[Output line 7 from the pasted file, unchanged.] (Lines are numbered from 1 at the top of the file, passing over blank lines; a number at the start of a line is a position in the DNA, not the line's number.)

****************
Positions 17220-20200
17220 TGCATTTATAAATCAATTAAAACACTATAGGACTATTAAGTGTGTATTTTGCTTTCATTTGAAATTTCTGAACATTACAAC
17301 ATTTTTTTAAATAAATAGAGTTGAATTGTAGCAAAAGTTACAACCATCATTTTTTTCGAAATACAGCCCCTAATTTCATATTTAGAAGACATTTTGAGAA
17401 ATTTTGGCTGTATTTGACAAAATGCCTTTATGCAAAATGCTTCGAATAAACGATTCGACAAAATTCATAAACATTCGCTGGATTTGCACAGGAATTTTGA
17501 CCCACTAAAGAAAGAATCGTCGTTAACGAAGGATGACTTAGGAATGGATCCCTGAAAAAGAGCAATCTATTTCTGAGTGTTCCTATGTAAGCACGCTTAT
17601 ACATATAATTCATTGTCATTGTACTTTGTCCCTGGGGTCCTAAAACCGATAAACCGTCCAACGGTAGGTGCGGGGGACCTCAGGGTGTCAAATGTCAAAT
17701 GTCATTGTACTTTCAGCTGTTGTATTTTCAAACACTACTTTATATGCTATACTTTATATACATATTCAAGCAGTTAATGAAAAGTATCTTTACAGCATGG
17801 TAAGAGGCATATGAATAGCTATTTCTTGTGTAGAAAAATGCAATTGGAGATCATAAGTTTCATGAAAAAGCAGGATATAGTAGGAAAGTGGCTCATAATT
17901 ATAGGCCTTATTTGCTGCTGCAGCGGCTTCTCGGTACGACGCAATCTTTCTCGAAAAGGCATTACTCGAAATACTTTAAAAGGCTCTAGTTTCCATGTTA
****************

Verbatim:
17701 GTCATTGTACTTTCAGCTGTTGTATTTTCAAACACTACTTTATATGCTATACTTTATATACATATTCAAGCAGTTAATGAAAAGTATCTTTACAGCATGG